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Yes, that's probably right. Also don't discount the fact that they have good and creative litigators who probably sold them on their ability to push new statutory and constitutional arguments. Given the political climate they probably figured the risk/reward was worth pushing back and trying to fight on the law a bit. Sometimes companies make these kinds of decisions, which is excellent news for people like me (and I wish, specifically, me, but sadly not often) when it happens.


Posted by: R Tigre | Link to this comment | 03- 1-16 12:46 PM
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||

For Tigre -- this seems like his kind of thing

[T]his is also, roughly, the thesis of Ghettoside, Jill Leovy's 2015 book about homicide in LA's predominantly black southern neighborhoods. Ghettoside was met with hosannas when it was published in January of last year, in part because it made a remarkable case for the roots of endemic urban violence. The trouble, Leovy argued, was not that poor black people lacked discipline or restraint or civility, as conservatives have long alleged, but it was not so simple as overbearing, brutal police practices either.

Rather, Ghettoside went, the unrest south of the 10 was the consequence of both over- and underpolicing: cops too quick to earn distrust by harassing citizens for minor crimes and too slow to take the big cases seriously, barely investigating murders and assaults that could not be immediately solved.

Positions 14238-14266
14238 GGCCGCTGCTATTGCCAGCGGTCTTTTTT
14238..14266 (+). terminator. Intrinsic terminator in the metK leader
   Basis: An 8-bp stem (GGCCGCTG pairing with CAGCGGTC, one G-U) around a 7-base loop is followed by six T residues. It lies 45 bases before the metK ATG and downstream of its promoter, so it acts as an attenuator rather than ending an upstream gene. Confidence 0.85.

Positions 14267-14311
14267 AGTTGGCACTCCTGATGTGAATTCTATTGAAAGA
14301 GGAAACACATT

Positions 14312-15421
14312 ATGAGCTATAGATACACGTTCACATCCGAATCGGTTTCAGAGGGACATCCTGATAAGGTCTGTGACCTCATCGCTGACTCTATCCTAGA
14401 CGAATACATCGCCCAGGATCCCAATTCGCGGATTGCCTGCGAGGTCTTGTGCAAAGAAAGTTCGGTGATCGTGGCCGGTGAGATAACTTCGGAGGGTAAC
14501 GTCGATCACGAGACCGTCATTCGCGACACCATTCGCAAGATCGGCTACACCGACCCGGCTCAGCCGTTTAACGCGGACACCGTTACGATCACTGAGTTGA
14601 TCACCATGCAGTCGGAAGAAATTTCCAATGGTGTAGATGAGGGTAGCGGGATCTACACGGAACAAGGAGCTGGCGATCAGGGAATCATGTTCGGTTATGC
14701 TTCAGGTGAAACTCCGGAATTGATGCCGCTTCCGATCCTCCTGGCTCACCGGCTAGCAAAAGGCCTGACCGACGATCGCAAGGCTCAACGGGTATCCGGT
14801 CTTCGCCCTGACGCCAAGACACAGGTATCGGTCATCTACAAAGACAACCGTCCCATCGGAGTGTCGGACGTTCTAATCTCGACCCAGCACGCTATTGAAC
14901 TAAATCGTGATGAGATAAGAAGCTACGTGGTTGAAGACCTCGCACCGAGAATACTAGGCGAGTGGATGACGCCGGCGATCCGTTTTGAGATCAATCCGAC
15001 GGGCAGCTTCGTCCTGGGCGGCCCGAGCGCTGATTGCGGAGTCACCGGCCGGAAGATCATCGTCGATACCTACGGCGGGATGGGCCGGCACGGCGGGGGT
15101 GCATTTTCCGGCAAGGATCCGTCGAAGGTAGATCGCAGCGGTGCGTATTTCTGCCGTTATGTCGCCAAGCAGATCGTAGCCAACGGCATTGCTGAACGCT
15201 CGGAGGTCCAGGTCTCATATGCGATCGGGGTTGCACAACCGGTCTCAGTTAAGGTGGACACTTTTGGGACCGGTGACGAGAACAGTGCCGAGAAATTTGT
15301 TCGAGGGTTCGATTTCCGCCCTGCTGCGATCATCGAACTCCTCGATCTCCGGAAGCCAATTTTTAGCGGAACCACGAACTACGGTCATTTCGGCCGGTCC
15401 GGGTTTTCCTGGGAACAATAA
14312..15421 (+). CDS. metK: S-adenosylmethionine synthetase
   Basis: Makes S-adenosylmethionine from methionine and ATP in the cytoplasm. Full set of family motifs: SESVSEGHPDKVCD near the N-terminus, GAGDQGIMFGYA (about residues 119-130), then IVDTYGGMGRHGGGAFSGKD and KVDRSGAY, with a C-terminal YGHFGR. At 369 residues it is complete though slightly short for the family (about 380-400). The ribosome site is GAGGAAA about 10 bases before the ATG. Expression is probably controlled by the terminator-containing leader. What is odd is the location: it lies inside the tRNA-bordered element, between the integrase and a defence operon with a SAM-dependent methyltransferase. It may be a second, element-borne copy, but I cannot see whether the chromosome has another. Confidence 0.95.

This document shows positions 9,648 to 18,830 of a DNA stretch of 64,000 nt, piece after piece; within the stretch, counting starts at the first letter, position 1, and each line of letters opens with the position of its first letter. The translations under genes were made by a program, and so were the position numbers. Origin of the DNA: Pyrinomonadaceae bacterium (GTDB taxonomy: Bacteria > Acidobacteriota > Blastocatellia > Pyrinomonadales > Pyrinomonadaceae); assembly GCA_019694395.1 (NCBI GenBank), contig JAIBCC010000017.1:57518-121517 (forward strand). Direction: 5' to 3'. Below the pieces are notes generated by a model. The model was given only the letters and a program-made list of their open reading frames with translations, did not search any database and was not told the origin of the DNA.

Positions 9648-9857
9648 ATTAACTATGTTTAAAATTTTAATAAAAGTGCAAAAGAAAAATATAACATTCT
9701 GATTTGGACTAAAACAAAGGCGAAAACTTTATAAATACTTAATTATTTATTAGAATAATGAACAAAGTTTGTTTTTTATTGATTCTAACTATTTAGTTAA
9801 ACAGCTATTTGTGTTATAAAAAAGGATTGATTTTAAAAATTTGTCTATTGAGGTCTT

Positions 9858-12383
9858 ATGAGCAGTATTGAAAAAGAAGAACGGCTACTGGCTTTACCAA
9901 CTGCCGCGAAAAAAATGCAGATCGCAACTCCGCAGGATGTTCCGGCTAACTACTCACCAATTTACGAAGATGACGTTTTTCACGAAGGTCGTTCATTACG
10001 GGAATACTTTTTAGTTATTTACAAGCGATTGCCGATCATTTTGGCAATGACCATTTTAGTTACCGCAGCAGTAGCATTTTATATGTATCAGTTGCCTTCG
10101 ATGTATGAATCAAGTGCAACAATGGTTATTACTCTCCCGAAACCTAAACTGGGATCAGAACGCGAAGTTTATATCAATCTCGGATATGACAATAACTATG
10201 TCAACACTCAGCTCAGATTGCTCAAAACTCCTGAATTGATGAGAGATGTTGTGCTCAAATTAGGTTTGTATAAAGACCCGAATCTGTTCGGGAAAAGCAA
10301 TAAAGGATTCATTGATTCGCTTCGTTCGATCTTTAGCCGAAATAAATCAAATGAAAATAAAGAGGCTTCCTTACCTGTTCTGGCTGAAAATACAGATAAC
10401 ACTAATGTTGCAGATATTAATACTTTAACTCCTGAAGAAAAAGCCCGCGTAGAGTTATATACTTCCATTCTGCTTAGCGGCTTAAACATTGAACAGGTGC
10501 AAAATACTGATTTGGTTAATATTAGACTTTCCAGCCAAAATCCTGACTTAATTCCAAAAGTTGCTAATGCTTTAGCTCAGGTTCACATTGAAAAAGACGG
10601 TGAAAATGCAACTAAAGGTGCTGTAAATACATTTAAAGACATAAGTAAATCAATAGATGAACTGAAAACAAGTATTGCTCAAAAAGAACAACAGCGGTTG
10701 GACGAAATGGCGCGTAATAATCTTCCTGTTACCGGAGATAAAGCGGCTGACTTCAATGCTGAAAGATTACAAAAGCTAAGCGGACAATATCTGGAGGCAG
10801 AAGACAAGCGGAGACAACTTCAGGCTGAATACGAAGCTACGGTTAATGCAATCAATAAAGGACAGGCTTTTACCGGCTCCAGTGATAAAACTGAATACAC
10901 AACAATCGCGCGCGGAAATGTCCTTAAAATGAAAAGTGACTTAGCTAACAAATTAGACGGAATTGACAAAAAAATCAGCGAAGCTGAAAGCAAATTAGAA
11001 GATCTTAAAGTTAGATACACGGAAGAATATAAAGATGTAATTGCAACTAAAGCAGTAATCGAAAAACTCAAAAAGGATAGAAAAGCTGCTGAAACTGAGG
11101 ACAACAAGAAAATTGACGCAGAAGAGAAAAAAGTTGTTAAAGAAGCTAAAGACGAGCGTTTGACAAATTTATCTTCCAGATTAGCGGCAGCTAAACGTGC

...

Leovy's theory of violence may be newly popular, but reading Eternity Street it's clear that the Los Angeles Leovy saw was not new. If anything, it was one of the last vestiges of the old Los Angeles, the way the whole city was for a long time. Failures of authority, retribution, sublegal systems of law: These were not some strange features of particular neighborhoods in a particular time, but rather something carried forward from the oldest strands of Los Angeles DNA.

If nothing else, Eternity Street adds context to Ghettoside, an understanding of continuity that's vital to the discussions Leovy has inspired. It is our good fortune that these two books came out so close to one another, that they independently came upon similar theories of Los Angeles, that they speak to the centuries before and after the 20th, allowing a city with a history and a future beyond periods of Hollywood -- as troubling as that future and that history may be.

|>


Posted by: NickS | Link to this comment | 03- 1-16 12:56 PM
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Thanks. Ghettoside is great and I would recommend it to literally anyone with any interest in police issues, anywhere.